Geography Question

Writing

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Follow the instructions in the uploaded file. I will send you the data you need for this assignment to your OneDrive.

You need to have access to ArcGIS desktop to do this assignment.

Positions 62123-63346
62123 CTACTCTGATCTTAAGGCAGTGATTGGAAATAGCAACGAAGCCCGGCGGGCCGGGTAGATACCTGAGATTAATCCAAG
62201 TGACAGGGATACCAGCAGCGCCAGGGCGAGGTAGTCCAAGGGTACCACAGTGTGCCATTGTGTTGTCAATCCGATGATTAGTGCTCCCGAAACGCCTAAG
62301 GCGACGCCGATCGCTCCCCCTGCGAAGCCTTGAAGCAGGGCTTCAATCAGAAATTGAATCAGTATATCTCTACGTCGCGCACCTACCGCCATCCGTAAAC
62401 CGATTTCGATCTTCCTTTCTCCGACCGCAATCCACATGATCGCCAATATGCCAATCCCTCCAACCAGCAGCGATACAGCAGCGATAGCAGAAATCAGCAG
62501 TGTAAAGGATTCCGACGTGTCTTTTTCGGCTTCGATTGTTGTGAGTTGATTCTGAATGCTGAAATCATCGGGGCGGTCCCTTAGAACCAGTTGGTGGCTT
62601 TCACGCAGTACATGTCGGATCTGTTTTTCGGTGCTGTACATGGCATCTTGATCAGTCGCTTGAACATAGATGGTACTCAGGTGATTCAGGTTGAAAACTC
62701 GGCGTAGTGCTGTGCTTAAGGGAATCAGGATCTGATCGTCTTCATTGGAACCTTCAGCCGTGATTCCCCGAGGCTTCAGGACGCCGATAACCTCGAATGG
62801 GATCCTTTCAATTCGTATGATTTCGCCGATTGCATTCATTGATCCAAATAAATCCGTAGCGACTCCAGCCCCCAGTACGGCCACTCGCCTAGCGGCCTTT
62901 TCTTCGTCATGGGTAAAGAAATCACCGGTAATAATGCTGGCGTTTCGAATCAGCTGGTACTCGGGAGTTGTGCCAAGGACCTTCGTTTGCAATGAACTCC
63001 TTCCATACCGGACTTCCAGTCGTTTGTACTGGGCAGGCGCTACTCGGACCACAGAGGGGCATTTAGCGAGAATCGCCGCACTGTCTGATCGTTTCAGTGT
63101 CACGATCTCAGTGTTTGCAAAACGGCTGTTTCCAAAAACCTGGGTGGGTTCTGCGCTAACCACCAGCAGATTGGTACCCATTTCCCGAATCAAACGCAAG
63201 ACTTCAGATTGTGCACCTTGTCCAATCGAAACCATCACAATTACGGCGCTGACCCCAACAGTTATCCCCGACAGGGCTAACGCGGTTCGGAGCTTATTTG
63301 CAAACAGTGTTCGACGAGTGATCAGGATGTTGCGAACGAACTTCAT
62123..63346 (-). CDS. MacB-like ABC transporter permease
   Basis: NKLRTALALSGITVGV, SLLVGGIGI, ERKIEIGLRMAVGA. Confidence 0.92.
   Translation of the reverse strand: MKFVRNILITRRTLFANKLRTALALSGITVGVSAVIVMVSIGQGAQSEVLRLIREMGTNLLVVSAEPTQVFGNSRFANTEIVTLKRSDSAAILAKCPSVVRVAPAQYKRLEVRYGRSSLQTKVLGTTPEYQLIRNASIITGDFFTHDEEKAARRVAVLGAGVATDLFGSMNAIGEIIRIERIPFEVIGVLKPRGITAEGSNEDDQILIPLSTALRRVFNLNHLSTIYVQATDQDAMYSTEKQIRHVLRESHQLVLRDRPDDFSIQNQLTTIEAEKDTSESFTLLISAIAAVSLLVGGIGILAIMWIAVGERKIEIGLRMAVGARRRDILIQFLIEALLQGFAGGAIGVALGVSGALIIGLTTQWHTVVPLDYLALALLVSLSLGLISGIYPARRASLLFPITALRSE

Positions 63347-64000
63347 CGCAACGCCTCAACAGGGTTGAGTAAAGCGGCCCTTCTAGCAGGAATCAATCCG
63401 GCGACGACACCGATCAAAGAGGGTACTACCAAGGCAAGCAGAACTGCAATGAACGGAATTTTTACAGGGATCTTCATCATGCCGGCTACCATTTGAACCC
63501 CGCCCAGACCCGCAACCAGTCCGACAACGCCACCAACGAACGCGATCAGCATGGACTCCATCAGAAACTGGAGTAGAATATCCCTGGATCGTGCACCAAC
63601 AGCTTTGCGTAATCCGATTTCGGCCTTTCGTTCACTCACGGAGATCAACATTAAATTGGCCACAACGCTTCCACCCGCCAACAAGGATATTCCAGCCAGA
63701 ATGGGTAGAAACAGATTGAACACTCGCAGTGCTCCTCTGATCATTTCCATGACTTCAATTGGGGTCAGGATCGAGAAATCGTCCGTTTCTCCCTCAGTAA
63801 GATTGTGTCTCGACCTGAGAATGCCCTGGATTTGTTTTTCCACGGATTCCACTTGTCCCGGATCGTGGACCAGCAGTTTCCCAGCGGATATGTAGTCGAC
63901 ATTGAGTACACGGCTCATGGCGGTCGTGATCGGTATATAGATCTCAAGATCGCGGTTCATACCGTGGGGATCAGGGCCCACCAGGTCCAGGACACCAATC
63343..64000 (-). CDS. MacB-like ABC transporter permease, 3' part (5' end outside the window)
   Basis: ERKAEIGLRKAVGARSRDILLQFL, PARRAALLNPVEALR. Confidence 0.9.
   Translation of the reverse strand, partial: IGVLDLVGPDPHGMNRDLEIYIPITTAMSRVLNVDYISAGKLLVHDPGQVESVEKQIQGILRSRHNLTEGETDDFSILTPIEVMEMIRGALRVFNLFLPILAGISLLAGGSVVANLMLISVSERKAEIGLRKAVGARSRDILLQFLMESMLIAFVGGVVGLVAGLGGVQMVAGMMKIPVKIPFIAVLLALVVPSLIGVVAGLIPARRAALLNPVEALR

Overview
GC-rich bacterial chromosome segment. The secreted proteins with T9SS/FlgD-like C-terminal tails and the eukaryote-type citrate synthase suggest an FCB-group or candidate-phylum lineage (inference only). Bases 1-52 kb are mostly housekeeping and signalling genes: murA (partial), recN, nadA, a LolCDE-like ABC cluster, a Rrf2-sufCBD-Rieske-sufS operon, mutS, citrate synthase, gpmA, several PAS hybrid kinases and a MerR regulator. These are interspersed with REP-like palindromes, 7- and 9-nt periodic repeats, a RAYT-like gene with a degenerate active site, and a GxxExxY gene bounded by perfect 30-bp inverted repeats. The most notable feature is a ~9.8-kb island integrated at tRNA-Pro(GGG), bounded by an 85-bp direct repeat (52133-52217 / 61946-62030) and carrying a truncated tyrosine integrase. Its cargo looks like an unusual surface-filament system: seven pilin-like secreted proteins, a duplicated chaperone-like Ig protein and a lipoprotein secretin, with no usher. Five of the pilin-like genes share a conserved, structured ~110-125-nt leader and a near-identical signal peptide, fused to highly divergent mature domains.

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The Scenario You have recently begun your GIS internship with an outdoor adventure guidebook company. Your supervisor has asked that you put together a map of Point Reyes National Seashore for their next publication. The company has not had a GIS technician for some time and the data that they collected is distributed in many different locations. You will need to collect the data together to generate your map. Work hard, rumor has it that the firm is looking to hire a GIS tech again. Exercise 2: Storing and distributing data and map documents It is important that we understand the relationship between spatial data used in a map and the ArcMap document. Unlike many other software applications, ArcMap will not store a copy of your data. Rather, the map document only stores a link to your data and the folder path to where it is stored. As you continue to work with ArcGIS, you will be working with data from a wide range of sources. This can include online data, data on a shared network, data on your local hard drive and data on your portable data storage device. A major task in GIs is data and file management. In this exercise you will work with data from a wide variety of sources and will learn how to bring all of this data together for your mapping project and how to keep you map document working well each time you open it. In this exercise you will:     continue to hone your skills with ArcMap learn more about symbology learn the relationship between your spatial data and your map document develop crucial file management skills. Exercise 2 : Storing and distributing data and map documents Building an ArcMap document 1. Open ArcMap and begin a new empty map document. You may also want to open ArcCatalog as you may wish to add data to your map document via ArcCatalog. 2. Add the trails arc coverage file to your ArcMap document. Because this was the first layer added to the map document, the data frame adopted the coordinate system from this layer, UTM zone 10. 3. Add these additional layers to your map document. Your instructor will provide you with the source locations of this data. • trails arc (coverage file added in step 2 above) • road (Shapefile) • streams (Shapefile) • vegetation-pore&goga-1994 (Shapefile) • Counties (Shapefile used in the previous exercise) 3. Arrange the data layers in the Table of Contents so that the data is layered as listed above. Exploring the Fundamentals of GIS by Scott Crosier Page 2 Exercise 2 : Storing and distributing data and map documents Changing the background color of your data frame 1. 2. 3. 4. 5. 1 Point Reyes National Seashore is on the Northern Coast of California. The blank area to the left is water. In this task, you will change the background color to blue to give the impression of water. In the Table of Contents, right click the data frame title Layers. On the content sensitive menu, select Properties... This will open the Data Frame Properties Dialog Box. Select the Frame tab. Click the large drop down menu in the Background square and select Blue. This color is Sugilite Sky. Click OK to apply the change and close the Data Frame Properties dialog box. 2 3 4 5 Exploring the Fundamentals of GIS by Scott Crosier Page 3 Exercise 2 : Storing and distributing data and map documents Changing symbology: categories selecting specific unique values 3 Far too much data is being displayed and the map looks jumbled and confusing. In the following tasks, you will modify the symbology to simplify the data being displayed. 1. Using the check box the Table of Contents, hide all of the layers except Counties and road. 2. Right click the road layer name and select Properties. 3. 4. 5. 6. This will open the Layers Properties dialog box. Click the Symbology tab. Click Categories in the Pane on the left side of the dialog box. In the Values Field drop down menu, select CFCC. CFCC is a coded value established by the census bureau to classify the road type. “A41” is a city street, “A31” is a State and county highway. Click the Add Values button at the bottom of the dialog box. Exploring the Fundamentals of GIS by Scott Crosier 4 5 Page 4 Exercise 2 : Storing and distributing data and map documents This will open the Add Values dialog box. 7. Click the Complete List button. 8. In the pane, select A31 and click OK to add the value. 9. Repeat steps 6 through 8 to also add value A41. 10. Un-check the check box, hiding All Other Values. 11. Double click the symbol for A31. 8 This will open the Symbol Selector dialog box. 12. Select a red color and a line thickness of 1.50. You may need to type this line thickness value into the box. 13. Repeat steps 12 and 13 to modify the symbology for value A41, setting it to black or dark grey with the same line thickness. 14. Click OK to close the Layers Properties dialog box and apply your changes. 15. Turn on the streams layer using the check box in the Table of Contents. Fix the stream layer You now need to work through this exercise again, modifying the symbology used for the streams layer. Specifics for this layer are listed below. 7 10 11 In Step 5: Specify MINOR1 In Step 8: Select value 412 In Step 10: Be sure to also hide All Other Values In Step 13: Use the pre-defined RIVER symbol Exploring the Fundamentals of GIS by Scott Crosier Page 5 Exercise 2 : Storing and distributing data and map documents Changing symbology: categories adding all values You will now modify the symbology used for the vegetation layer. 1. Turn on the Vegetation layer using the check box in the Table of Contents. 2. Open the Layers Properties dialog box for the vegetation layer and select the Symbology tab. 3. Click Categories in the Pane on the left side of the dialog box. 4. In the Values Field drop down menu, select GROUP. 5. In the Color Ramp drop down menu, choose an appealing color scheme. 6. Click the Add All Values button at the bottom of the dialog box. This will add a different symbol for each type of “group” found in the attribute table. 7. Click the Symbol table header and select Properties for All Symbols. This will open the Symbol Selector dialog box. 8. Set the Outline Color to No Color. Do not adjust the Fill Color. 9. Click Apply. This will apply your modifications, but leave the Layers Properties dialog box open if you need to make additional modifications. Exploring the Fundamentals of GIS by Scott Crosier 3 4 5 7 6 9 Page 6 Exercise 2 : Storing and distributing data and map documents Things look pretty well, except the water in the Vegetation layer is not the right color. 10. Pan up and down the list, finding the group entitled Water. 11. Double click the symbol for Water. This will open the Symbol Selector dialog box. 12. Set the fill color for Water to Sugilite Sky. 13. Click OK to close the Symbol Selector dialog box. 14. Click OK to Close the Layers Properties dialog box. Want More? Modify the colors for some of the other vegetation groups. • Modify the line symbology for trails to a light, dotted line • Modify the color of the Counties layer to something more appealing. • 12 Exploring the Fundamentals of GIS by Scott Crosier Page 7 Exercise 2 : Storing and distributing data and map documents Data file management basics You have a lovely map and your boss will be happy, but you are using data found all over the place. In this task you will centralize all of your data. 1. On your portable data storage device, create a new folder called Pt_Reyes_Map. 2. Within the Pt_Reyes_Map folder, create another folder called Data. 3. Save your map into the Pt_Reyes_Map folder. Choose a name that will provide some idea of what is on the map. 2 Naming Conventions Although the software is becoming more sophisticated, you still may wish to follow some of the naming conventions that were needed in previous versions of the software • Avoid spaces in your name. Instead, use dashes (-), underscores ( _ )or stager upper and lower case letters. • Keep your names shorter, typically within 8-10 characters. • Even within these limitations, try to name it something you will recognize. You don’t want to end up with hundreds of maps called “GIS_map” • If you create multiple versions of the same map, be sure to indicate the date that the map is being made so you can organize your maps chronologically. Exploring the Fundamentals of GIS by Scott Crosier Page 8 Exercise 2 : Storing and distributing data and map documents You will now move all of your data to the Data folder you created. 4. In ArcCatalog, begin moving the GIS data used in this map to the Data folder you created. 5. If you are unable to recall the sources of all of all of the data, Click the Source tab found at the bottom of the Table of Contents in ArcMap. File path of data displayed in the source tab. The display in the table of contents will change, including the file paths to each of the layers used in the map. 6. Once complete, save and close the ArcMap document. 7. Delete any duplicate versions of the data used in this map that you might have on your portable data storage device or local computer. 5 Exploring the Fundamentals of GIS by Scott Crosier Page 9 Exercise 2 : Storing and distributing data and map documents Repairing and changing data sources 1. Open your ArcMap document. You might find that some of the layers are not being drawn and have a red exclamation mark near their name in the Table of Contents. The exclamation mark indicates that the file pathway to the data is no longer available. This is because we deleted the extra copies of the data in the previous steps. ArcMap is looking for those previous versions. No need to worry, you created a new copy of the data in the previous task. You will now repair the data source pathway. 2. Right click the layer name that is not displaying, Select Data, then Select Repair Data Source. This will open the Data Source dialog box. Exclamation mark indicates that the data source pathway is broken 2 Exploring the Fundamentals of GIS by Scott Crosier Page 10 Exercise 2 : Storing and distributing data and map documents 3. Navigate to the Data folder where you have stored a copy of the data. 4. Select the corresponding data file you wish to use for the layer display. 5. Click Add to apply the changes to the data source. 6. Open the Source tab on the Table of Contents. You will notice that the correct data path is being used for the layer you just corrected. However, other layers are still using the original data source and not the copy of the data you created in the project folder. You will now change the data sources for these other layers. 7. Return to the Display tab on the Table of Contents. 8. Right click the layer name, and open the Layer Properties Dialog box for the layer. 9. Open the Source tab on the Layer Properties dialog box. 10. Click the Set Data Source button. This will open the Data Source dialog box. 11. As you did previously in this task, navigate to the Data folder where you have stored a copy of the data. 12. Select the corresponding data file you wish to use for the layer display. 13. Click Add to apply the changes to the data source. 14. Repeat steps 8 through 13 for each of the layers in your map. The ArcMap document is now using the data in your project folder to display each layer as opposed to the data previously distributed all around. 3 4 5 9 10 Exploring the Fundamentals of GIS by Scott Crosier Page 11 Exercise 2 : Storing and distributing data and map documents Changing ArcMap data source options By default, ArcMap uses the full path name to data sources. For example, in the images from the previous tasks, the portable storage device is the “F” drive. However, if the same portable device were to be recognized on a different computer as a different drive, the data source path name would again be corrupt and the map would not display correctly. To correct this problem, you will set the data source options to store the relative path names. This is also applicable if you intend on saving this project on another computer or burning it to a CD or other device. 1. Click File on the Main menu and select Document Properties. This will open the Map Document Properties dialog box. 2. Click the Data Source Options button. This will open the Data Source Options dialog box. 3. Select the option to Store relative path names to data sources. 4. Click OK to close the data Source Options dialog box. 5. Click OK to close the Map Document Properties dialog box. 6. Save your map document. Now that you have stored your map document and data in the same project folder and set the data source options to store relative path names, whenever the ArcMap document seeks for the layer data, it will look for paths that are relative to the document and not for exact drive names and folders. Exploring the Fundamentals of GIS by Scott Crosier 2 4 3 Page 12 ...